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Poetry in Conversation: Kate Greenstreet’s The End of Something moderated by Rae Armantrout

May 6, 2018 @ 10:00 am - 12:00 pm

Kate Greenstreet’s The End of Something is the 4th and last book of a loose series, but you don’t need to read the others to appreciate it. This book is like the ghost of a story; there is a floating thread of narrative, but one without defined characters or setting. Each statement; each utterance seems somehow both complete and incomplete. Each, no matter how seemingly ordinary, hangs in the air, gathering an eerie charge of loss and loneliness around it. I’ve never read anything quite like it – but when I try to think of comparisons, a couple of names that come to mind are C.D. Wright and Samuel Beckett.

Fourteen years in Chicago.

I went halfway and turned around.

There’s Franny’s house again.

I chose this book not because I’ve figured it all out, but because I haven’t.

—Rae Armantrout

Rae Armantrout has published 13 books of poetry. Entanglements, a chapbook of poems inspired by physics, came out recently from Wesleyan University Press. Conflation, a recording of her poems, was released this year on vinyl by Fonograf Records. Her most recent full length collection, Partly: New and Selected Poems, was published by Wesleyan in 2016. Her poems have recently been collected in French and Spanish editions: Extremities (France, 2016), Necromancia (Spain, 2015 and Argentina, 2016), and Rae Armantrout: Poemas (Spain, 2014). In 2015 she was awarded the Levinson Prize for best poems in Poetry Magazine. Her book Versed (2009) received the Pulitzer Prize and the National Book Critics Circle Award in 2010. She was also the recipient of a Guggenheim Fellowship in 2008 and A Foundation for Contemporary Arts Award in 2007. Her work has appeared in many anthologies and journals—from The Nation and The New Yorker to Lana Turner and Golden Handcuffs. Of Armantrout, Publishers Weekly writes: “No poet gets caustic or self-critical as well as Armantrout, whose quick stanzas — half twitter, half Dickinson — say a lot about how language, money, love, and memory can fail us, and in very little space.” Recently retired from UC San Diego, Armantrout has relocated to the Seattle area.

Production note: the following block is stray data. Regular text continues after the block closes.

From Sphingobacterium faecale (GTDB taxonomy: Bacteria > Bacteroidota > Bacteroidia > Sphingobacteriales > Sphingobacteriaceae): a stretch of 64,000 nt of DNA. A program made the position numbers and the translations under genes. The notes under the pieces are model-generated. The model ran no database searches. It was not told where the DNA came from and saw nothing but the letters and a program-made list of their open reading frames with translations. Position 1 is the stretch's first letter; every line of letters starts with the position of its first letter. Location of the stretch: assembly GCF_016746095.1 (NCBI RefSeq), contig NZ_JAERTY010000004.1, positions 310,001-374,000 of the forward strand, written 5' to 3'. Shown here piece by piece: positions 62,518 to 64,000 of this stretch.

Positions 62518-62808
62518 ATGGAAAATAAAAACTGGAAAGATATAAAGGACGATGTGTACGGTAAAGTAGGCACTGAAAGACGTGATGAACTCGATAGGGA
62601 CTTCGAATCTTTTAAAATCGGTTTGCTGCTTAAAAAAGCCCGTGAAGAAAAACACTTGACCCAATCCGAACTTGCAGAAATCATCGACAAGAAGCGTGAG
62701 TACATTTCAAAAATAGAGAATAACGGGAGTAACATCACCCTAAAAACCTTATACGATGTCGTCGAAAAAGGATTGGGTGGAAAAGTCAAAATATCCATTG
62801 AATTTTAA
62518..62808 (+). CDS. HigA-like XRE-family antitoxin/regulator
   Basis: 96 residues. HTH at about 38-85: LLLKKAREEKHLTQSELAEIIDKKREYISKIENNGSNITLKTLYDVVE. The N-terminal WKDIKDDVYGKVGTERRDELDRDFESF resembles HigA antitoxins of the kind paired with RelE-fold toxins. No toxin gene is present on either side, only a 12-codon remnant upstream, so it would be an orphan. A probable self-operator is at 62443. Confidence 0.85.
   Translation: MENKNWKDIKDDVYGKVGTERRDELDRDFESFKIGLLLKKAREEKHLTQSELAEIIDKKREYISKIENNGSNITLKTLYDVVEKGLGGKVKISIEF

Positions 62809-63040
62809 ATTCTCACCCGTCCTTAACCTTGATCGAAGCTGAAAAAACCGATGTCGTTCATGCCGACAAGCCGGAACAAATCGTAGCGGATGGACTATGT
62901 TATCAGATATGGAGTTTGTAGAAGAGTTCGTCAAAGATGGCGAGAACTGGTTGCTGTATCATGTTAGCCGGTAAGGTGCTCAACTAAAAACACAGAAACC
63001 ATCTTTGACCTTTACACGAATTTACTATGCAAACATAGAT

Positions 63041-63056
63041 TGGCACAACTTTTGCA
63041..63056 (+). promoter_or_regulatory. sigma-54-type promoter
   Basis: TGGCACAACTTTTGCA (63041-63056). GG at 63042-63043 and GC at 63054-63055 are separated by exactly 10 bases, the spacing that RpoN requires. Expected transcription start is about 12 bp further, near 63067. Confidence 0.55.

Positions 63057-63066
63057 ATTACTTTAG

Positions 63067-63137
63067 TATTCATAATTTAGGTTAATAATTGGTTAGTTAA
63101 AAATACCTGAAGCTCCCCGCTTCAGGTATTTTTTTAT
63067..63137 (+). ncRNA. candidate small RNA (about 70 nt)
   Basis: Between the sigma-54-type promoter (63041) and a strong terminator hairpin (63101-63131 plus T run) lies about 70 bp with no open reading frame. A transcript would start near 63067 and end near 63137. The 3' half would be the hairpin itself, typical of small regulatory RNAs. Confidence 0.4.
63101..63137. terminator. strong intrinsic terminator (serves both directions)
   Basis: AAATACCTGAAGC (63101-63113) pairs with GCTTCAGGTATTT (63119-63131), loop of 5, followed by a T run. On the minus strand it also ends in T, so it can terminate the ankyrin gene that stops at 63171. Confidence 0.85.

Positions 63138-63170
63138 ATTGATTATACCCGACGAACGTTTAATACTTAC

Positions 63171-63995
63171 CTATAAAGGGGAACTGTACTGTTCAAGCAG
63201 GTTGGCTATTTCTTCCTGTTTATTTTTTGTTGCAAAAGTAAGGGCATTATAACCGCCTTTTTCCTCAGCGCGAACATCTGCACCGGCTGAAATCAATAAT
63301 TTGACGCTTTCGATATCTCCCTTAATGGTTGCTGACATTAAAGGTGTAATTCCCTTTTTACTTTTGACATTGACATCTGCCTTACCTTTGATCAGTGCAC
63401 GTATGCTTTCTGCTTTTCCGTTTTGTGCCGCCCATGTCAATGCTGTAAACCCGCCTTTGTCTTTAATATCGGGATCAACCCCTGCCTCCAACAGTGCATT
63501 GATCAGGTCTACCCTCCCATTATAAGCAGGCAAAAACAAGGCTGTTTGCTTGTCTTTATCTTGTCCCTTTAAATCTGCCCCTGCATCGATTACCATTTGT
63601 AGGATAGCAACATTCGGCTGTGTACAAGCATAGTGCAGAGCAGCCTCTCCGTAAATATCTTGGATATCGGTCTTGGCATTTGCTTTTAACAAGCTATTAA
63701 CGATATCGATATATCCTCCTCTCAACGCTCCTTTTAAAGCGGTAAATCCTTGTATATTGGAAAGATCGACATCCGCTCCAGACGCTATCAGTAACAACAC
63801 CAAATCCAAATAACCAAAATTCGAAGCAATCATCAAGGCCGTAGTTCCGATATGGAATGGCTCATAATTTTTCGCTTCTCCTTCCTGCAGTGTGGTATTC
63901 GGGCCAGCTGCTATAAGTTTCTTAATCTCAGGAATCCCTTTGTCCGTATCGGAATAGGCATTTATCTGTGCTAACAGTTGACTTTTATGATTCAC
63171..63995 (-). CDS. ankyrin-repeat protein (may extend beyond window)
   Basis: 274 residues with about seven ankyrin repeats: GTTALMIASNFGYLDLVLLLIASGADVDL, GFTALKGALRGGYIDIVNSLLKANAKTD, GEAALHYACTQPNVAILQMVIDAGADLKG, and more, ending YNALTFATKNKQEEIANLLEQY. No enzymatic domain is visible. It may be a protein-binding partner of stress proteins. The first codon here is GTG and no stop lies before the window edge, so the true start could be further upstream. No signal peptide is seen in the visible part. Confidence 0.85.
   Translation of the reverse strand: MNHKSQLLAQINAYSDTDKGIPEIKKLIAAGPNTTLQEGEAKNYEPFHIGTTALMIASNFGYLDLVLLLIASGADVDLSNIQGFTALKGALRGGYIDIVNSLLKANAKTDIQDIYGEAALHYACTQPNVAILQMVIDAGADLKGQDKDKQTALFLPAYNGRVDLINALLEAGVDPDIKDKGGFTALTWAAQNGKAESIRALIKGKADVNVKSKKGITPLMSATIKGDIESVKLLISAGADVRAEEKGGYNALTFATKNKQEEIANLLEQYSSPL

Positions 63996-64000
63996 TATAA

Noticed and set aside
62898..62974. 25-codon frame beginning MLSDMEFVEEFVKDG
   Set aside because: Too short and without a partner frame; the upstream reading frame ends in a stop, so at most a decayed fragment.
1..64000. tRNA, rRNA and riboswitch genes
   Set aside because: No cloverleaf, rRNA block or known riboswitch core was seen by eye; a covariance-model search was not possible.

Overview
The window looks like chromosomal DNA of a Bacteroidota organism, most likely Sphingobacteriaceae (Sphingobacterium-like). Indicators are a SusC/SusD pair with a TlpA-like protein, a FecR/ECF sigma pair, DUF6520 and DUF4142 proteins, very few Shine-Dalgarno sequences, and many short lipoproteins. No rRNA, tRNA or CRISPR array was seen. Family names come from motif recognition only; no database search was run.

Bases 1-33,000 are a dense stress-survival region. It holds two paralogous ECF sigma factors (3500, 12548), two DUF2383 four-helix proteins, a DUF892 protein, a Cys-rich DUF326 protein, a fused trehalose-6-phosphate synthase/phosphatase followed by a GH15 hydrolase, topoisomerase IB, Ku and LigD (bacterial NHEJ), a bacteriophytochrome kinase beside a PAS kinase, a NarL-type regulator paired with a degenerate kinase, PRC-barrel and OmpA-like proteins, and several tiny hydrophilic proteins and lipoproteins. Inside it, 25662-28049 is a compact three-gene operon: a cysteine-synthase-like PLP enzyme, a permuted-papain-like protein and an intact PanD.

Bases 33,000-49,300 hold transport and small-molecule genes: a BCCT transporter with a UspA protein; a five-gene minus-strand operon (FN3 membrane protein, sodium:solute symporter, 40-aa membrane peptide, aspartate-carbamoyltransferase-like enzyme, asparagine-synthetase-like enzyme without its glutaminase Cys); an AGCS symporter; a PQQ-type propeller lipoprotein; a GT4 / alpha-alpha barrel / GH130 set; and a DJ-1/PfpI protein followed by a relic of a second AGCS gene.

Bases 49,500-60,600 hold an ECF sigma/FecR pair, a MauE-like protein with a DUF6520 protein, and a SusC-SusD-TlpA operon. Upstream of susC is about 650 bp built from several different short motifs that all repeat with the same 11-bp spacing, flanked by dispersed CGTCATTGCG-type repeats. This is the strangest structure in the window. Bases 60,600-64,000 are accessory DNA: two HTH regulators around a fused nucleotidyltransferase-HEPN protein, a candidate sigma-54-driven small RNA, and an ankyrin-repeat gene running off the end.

May 6, 2018
10:00 am - 12:00 pm
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